What a precipitous fall from grace for Chip Kelly with the Eagles.

How did everything come crashing down?

Ironically, although Kelly failed as the rare guy with head coach and GM duties, in a vacuum, the optimum power structure at the top of an NFL front office just below the owner is someone who’s exactly that — the head coach and the general manager.

It’s a rare instance in which two heads are not automatically better than one… simply because more than one head creates the possibility of disagreements and arguments on players, schemes and philosophies  — the good old clashing of “strong” male egos in an industry that certainly isn’t lacking them. Heck, every NFL season is littered with leaks about intense power struggles between the head coach and general manager over a myriad of roster moves and decisions. They’re disputes definitely not conducive to organizational success.

A head coach will always have his own scheme, and because of that, he likely knows the “type” of players he wants on his roster.

The college scouts and front office confidants underneath him certainly help to identify those players already in the NFL and at the college ranks. But the head coach having the final say on the 53-man roster should mean all things are golden.

While it may not necessarily be fair to use Bill Belichick — arguably the finest coach and most brilliant football mind of the past 50 years — as an example, his standing as the Patriots head coach and general manager is ideal. Sure, he has director of player personnel Nick Caserio (and scouts) to lean on, but Belichick knows the players he wants on the roster, and has the ultimate power to get them. It’s a simple, easy, streamlined process.

However — and this an enormous caveat — the seismic mistake made by Chip and just about all of the select head coaches lucky enough to get autonomy in a pro football operation centers around their failure to recognize, appreciate and utilize good players they inherit.

Every offseason, during the most crucial team-building months, we always read the phrase “he wants his own guys.”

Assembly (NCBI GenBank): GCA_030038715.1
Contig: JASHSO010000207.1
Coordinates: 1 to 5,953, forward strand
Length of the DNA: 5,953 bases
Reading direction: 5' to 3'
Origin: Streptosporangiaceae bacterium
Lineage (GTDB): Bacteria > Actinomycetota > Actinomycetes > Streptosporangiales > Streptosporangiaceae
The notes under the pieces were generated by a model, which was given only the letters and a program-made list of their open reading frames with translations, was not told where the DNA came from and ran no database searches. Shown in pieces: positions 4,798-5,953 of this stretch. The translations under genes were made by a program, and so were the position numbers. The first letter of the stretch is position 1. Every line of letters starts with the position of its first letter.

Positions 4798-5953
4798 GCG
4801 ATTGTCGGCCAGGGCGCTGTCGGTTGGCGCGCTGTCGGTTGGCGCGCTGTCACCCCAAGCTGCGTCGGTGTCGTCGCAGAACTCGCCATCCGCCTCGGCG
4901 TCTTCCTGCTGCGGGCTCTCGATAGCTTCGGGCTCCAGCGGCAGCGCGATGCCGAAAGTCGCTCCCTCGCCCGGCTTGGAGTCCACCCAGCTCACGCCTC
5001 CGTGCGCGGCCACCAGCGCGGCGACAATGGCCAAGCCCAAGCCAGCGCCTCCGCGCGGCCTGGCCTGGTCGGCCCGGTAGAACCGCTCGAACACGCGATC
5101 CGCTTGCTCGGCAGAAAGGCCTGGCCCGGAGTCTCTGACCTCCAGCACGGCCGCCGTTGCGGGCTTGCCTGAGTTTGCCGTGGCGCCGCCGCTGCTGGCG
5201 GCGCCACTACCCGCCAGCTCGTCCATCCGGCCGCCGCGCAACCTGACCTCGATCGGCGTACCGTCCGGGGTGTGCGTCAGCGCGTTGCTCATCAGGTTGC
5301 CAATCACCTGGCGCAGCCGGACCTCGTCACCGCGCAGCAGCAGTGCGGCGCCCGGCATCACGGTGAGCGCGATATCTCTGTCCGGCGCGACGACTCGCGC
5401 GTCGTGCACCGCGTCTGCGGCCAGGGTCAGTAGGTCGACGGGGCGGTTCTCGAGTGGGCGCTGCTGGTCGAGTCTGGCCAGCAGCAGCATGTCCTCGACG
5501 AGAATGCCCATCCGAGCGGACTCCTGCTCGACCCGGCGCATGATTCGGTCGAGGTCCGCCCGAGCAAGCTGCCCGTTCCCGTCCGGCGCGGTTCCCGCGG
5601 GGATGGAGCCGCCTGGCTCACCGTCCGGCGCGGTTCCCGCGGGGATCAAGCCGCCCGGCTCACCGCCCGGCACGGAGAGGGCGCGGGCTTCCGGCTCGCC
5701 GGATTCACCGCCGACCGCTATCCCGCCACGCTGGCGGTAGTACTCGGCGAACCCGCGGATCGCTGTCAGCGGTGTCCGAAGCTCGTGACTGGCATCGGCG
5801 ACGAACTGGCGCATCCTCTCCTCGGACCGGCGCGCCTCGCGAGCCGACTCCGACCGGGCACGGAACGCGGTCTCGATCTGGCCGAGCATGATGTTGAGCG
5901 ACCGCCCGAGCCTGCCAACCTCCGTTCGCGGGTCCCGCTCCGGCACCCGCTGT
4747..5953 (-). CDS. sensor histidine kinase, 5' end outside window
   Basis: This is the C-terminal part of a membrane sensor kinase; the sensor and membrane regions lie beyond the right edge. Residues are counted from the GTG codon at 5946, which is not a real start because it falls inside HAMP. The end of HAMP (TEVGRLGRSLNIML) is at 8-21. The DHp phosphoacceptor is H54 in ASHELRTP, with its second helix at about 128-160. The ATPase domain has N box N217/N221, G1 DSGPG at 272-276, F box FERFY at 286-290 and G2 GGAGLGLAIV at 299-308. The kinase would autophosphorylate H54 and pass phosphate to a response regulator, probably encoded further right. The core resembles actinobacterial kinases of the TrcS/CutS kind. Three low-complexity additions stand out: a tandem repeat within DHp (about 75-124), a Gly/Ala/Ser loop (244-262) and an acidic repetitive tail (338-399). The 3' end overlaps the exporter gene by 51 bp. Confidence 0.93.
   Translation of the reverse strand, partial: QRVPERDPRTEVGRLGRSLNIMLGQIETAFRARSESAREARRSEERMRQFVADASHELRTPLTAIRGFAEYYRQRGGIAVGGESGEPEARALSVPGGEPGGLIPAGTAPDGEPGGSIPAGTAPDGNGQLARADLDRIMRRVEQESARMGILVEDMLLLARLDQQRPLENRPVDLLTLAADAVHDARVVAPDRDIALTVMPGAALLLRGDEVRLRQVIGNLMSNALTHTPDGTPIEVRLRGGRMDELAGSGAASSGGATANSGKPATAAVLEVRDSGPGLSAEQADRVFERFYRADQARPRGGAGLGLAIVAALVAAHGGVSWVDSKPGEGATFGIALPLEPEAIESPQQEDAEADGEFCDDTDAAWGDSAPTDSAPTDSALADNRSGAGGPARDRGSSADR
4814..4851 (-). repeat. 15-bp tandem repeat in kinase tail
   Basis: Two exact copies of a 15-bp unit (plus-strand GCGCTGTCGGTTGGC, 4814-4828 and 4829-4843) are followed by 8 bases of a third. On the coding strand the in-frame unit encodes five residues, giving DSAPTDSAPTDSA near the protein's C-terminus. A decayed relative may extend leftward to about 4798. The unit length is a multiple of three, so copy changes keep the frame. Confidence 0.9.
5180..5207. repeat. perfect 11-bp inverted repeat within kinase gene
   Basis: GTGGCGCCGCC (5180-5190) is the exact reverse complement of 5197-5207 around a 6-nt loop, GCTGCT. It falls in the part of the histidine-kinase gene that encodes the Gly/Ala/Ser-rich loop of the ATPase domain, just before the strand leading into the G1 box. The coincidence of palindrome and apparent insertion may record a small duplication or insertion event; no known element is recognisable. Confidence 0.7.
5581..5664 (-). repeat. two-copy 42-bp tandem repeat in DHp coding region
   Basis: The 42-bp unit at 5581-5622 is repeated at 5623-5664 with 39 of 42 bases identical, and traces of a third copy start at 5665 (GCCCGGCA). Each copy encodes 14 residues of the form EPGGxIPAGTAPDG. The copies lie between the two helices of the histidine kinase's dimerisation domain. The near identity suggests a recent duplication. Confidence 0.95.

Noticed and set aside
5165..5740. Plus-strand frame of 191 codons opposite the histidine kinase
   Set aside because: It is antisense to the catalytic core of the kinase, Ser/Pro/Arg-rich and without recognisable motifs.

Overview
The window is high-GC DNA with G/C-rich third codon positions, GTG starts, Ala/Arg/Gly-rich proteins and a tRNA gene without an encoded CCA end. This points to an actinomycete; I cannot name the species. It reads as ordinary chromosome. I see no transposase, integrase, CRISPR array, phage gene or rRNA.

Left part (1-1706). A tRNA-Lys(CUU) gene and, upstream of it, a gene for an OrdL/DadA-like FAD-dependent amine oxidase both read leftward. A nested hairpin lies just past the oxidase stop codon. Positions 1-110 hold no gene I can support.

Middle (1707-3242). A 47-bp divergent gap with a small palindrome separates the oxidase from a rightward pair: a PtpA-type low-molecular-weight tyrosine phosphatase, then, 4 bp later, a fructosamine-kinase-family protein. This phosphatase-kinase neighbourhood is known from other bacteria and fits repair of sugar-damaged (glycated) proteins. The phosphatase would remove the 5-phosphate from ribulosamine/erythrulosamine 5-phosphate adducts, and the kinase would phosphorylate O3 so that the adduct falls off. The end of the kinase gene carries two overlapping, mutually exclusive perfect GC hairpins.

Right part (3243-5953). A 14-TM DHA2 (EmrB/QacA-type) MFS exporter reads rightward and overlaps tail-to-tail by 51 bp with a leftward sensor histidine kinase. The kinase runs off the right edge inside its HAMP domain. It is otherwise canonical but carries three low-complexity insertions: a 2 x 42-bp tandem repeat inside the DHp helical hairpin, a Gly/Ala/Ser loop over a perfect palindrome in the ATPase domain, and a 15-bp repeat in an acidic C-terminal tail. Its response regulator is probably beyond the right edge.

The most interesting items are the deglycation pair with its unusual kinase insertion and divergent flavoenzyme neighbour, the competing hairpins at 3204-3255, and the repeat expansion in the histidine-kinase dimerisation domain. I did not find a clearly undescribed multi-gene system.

(And I don’t think I’ll ever be able to fully blame a head coach and / or a GM for wanting “his” guys on the roster when they land one of those prestigious jobs in the most popular and profitable sports league on Earth. The majority of these men have had a long, arduous, constantly-relocating journeys to the pinnacle of the profession. So, yeah, once you get there, it’d probably be difficult to not want put your stamp on the entire organization and roster.)

But just because it must be excruciatingly tempting to make everything your own doesn’t mean it’s the way head coaches and general managers should go about running an NFL franchise.

Chip came in as one of the biggest splash head-coach hires of the last decade and with a handful of star players he inherited from the Andy Reid / Howie Roseman / Joe Banner Era — most namely Michael Vick, LeSean McCoy, DeSean Jackson and Jeremy Maclin — and he went 10-6 and hosted a playoff game.

Then Chip clashed with Jackson. Gone… to the Redskins. After another 10-6 year, Chip traded McCoy and thought Maclin — and Evan Mathis — didn’t need to be re-signed for the price they demanded.

All those players have gone on to be valuable additions to their new clubs.

A good head coach or GM can’t just let All-Pros leave. In the NFL, perceptions are formed and shift at break-neck speed. Fanbases — and many owners — are no longer willing to wait three or four years for a gradual rebuild. Both of those points are paramount to the situation in Philadelphia.

Chip believed he could magically morph Sam Bradford into a consistently productive quarterback. He was confident he could replace that explosive trio of skill-position players and top-level left guard. Wrong, wrong and wrong.

Almost the exact same thing happened to Josh McDaniels. He was a young, seemingly brilliant, tireless offensive mind. The Broncos gave him full control in the winter of 2009. What was one of the first things he did? Jettison then 25-year-old franchise quarterback Jay Cutler who was fresh off a 4,526-yard season.

Sure, he got a hefty return of draft capital for Cutler, but he received Kyle Orton as the quarterback replacement. He drafted Knowshon Moreno No. 12 overall in 2009. The next offseason, McDaniels oversaw a team that picked Tim Tebow in the first round and traded Brandon Marshall to the Dolphins. Yikes.

The Belichickian prodigy was fired before the end of his second season at the helm in Denver.

In the end, maybe the all-encompassing responsibilities of being a head coach and a general manager are just too taxing on even the smartest, most passionate football junkies. And therefore, the typical power structure we will continue to see — and one that’s the most practical — is the head coach and GM being two different individuals. When egos are put aside, what shouldn’t work more often does—having two men in those roles is basically the NFL’s checks and balances system, and as a duo, they simply must understand and respect each other’s philosophies and collaborate in a collective attempt to field the best roster possible.

Eagles owner Jeffrey Lurie should have seen this coming. Instead, he thought Kelly was more Belichick than McDaniels.

About Chris Trapasso

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